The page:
Several times Zakuro makes reference to having known Yuki before they ever met in the story, which takes on new meaning when considered all of the above and the form they exist in: visual novels by and large ask the player to go through them several times to complete various diverging routes in order to see the entire picture. She even makes a 4th wall smashing reference to an acquaintance of hers who is writing a visual novel and is clearly intended to be Wonderful Everyday’s writer, SCA-DI.
This just adds another layer to the whole thing; these characters exploring themselves through fiction while in fiction that constantly repeats this idea in a variety of ways, not unlike the way in which the city in the game changes subtly and slowly in ways Yuki never notices, only deepened further upon learning that Wonderful Everyday is a semi-remake of SCA-DI’s previous visual novel, Tsui no Sora.
So although Yuki and the others are so consumed by fiction and built around it, they are also fiction themselves. They are literally characters written for a visual novel. Which makes me, a person who’s identity, like Yuki’s, is molded from art, think about myself. I am not fiction, and yet it is inevitable that every person’s past is built up from almost nothing but that. And so how am I perceived, and can I perceive myself?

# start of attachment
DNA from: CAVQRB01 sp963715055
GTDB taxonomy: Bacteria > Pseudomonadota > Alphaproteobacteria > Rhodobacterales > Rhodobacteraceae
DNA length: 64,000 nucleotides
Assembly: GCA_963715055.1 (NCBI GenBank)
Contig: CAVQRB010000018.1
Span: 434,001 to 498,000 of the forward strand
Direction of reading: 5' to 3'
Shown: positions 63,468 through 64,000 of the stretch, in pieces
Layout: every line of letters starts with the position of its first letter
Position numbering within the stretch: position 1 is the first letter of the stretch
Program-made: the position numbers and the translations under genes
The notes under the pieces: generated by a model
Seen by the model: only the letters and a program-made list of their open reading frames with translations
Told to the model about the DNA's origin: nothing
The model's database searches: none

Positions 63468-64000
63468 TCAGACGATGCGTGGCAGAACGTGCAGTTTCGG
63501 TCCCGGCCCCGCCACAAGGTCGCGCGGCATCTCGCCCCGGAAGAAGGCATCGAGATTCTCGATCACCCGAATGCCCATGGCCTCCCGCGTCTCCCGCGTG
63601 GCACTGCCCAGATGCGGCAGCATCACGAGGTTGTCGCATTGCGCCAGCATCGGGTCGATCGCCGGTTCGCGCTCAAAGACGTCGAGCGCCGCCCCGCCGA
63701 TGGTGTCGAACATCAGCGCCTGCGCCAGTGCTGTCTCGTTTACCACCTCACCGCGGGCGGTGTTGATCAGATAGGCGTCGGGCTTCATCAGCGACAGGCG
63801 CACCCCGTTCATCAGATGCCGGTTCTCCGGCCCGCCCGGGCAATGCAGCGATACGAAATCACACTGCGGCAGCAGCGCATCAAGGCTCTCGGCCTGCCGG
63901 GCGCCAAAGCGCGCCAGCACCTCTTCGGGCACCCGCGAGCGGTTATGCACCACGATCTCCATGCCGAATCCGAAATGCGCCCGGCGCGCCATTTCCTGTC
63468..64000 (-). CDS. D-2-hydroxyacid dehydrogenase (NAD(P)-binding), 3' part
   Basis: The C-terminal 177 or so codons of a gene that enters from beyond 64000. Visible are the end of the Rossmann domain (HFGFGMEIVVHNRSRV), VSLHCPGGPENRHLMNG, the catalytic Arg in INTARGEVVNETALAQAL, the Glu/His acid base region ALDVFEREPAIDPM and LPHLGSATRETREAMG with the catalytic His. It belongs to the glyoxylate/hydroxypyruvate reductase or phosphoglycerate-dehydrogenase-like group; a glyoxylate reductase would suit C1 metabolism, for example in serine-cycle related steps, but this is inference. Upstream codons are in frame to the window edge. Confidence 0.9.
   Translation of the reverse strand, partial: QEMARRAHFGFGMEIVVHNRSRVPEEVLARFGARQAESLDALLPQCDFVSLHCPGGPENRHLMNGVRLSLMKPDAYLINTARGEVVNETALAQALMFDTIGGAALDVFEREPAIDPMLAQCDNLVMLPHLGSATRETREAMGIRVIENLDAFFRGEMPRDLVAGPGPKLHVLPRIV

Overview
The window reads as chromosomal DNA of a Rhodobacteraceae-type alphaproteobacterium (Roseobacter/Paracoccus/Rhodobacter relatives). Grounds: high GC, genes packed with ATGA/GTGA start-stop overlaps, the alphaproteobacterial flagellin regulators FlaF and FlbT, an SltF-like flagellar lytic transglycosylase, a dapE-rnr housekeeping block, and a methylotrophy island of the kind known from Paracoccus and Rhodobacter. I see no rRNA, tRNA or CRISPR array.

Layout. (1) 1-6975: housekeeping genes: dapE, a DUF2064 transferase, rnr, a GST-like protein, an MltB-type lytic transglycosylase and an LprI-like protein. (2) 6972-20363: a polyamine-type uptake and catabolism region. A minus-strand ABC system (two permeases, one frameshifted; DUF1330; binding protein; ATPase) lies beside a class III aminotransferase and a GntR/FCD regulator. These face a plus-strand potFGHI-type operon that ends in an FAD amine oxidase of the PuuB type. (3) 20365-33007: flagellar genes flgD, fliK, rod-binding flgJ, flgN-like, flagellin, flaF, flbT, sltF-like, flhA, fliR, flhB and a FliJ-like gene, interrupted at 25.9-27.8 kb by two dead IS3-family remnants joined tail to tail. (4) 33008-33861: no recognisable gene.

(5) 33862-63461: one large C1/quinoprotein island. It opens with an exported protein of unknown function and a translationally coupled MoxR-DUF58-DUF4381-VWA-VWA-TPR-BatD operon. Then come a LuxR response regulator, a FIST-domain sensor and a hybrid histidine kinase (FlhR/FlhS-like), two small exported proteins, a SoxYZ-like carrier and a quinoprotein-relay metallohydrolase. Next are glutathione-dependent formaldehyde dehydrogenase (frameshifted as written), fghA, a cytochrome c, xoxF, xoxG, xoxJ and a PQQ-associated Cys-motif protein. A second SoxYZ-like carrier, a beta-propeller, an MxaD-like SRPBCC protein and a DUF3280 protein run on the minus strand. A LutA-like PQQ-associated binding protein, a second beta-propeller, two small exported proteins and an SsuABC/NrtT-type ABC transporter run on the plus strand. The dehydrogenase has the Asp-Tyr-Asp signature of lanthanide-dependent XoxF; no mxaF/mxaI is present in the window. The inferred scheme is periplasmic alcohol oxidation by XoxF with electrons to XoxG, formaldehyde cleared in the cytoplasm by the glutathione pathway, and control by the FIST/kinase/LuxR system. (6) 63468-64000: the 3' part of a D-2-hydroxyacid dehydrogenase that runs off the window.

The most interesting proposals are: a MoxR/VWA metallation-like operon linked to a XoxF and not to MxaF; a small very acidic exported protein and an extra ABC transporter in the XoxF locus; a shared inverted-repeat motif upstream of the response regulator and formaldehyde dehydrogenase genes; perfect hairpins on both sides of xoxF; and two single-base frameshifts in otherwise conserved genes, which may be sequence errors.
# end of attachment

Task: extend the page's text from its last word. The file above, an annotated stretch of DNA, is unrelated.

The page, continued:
I think my favorite moment in all of this, is also one of the quietest. Yuki and Zakuro go to a bar — there’s never anybody there — and Yuki plays Eric Satie on the piano. They discuss Satie’s musical philosophy for a moment, how he wanted his music to be furniture to the listener, something that doesn’t distract and yet is pleasing, music to be heard but not listened to. And then, for two full songs, the game stops. There is no text, no movement. Only a single image of Yuki at the piano, Satie playing over your speakers. I couldn’t fast-forward. I couldn’t save or open the menu. I could only look and listen. In this moment, Yuki too, became furniture. She accomplished her unspoken desire to melt completely into the world of art. Maybe she always was; visual representations of characters are rarely strictly necessary in the medium. My mind began to drift and wander. I thought it seemed nice.